Technology that helps musicians protect copyrighted material has found new life in a mobile app that sheds light on political advertising. The SuperPAC app records political ads from TV or YouTube and displays the name of the group that paid for the ad. SuperPACs are political action committees that do not contribute to individual candidates, and therefore can raise unlimited amounts of money without running afoul of campaign finance laws.
The SuperPAC app uses TuneSat, a software program that records audio and runs it against a database. TuneSat makes money by charging musicians a fee to monitor the Internet and tell them if their copyright is potentially being violated. It’s also used by the popular Shazam app that can tell users the name of a song when it comes on the radio.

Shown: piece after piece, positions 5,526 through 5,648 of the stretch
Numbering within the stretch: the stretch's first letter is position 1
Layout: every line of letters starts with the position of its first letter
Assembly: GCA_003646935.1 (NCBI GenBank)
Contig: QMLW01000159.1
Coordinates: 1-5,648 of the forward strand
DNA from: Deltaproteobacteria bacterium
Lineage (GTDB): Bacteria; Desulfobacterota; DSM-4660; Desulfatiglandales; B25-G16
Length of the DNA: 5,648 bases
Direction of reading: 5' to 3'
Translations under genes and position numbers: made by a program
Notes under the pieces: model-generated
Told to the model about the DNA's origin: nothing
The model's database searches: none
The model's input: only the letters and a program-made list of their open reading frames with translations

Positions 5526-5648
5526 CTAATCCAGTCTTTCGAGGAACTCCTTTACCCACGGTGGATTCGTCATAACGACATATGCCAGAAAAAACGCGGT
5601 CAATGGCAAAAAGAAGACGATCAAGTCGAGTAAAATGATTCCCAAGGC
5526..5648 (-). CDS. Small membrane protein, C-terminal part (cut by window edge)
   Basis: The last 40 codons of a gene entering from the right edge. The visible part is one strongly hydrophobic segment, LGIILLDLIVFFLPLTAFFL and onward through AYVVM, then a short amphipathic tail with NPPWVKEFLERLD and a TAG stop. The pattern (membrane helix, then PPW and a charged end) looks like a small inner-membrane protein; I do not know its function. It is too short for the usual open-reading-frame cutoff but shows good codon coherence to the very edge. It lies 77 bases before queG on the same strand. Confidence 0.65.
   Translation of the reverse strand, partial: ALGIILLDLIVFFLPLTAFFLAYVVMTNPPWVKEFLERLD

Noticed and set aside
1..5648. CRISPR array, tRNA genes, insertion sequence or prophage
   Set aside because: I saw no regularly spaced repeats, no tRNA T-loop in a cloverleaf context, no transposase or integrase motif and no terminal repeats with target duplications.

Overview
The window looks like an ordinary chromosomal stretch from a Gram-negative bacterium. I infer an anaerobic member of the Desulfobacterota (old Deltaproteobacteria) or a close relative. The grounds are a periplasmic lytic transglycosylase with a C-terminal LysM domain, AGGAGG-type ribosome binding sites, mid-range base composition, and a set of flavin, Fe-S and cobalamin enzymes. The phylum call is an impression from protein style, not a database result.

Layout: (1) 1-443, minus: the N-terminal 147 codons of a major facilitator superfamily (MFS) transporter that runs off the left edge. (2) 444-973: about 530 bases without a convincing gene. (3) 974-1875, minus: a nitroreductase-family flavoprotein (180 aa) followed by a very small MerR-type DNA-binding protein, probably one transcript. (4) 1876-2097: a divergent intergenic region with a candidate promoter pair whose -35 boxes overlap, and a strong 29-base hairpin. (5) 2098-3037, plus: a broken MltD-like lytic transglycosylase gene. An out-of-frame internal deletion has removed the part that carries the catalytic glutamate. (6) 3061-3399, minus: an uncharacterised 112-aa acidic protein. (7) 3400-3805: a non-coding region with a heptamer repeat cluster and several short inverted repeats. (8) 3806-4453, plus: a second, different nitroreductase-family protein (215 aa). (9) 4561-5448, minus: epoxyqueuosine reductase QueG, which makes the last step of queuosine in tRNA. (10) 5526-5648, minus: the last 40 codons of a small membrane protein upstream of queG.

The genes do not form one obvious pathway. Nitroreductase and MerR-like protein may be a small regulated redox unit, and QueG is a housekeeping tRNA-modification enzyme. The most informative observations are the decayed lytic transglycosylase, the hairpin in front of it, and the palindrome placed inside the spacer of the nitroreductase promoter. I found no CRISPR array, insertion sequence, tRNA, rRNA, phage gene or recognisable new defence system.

Jennifer Hollett and Dan Siegel are the developers of the SuperPAC app; they met in a social television class at MIT and started the app as a class project. After graduation, they continued the project, working through the MIT Media Lab’s Glassy Media production company. Right now the app is free and is only available for the iPhone.
Hollett and Siegel say the app can identify any political ad in their database, whether it is paid for by a PAC or by one of the campaigns. They say their goal is to bring more transparency to the political elections this fall. Since Super PACs have the potential to vastly outspend the campaigns, voters can make better decisions when they understand which messages came from the candidates themselves.
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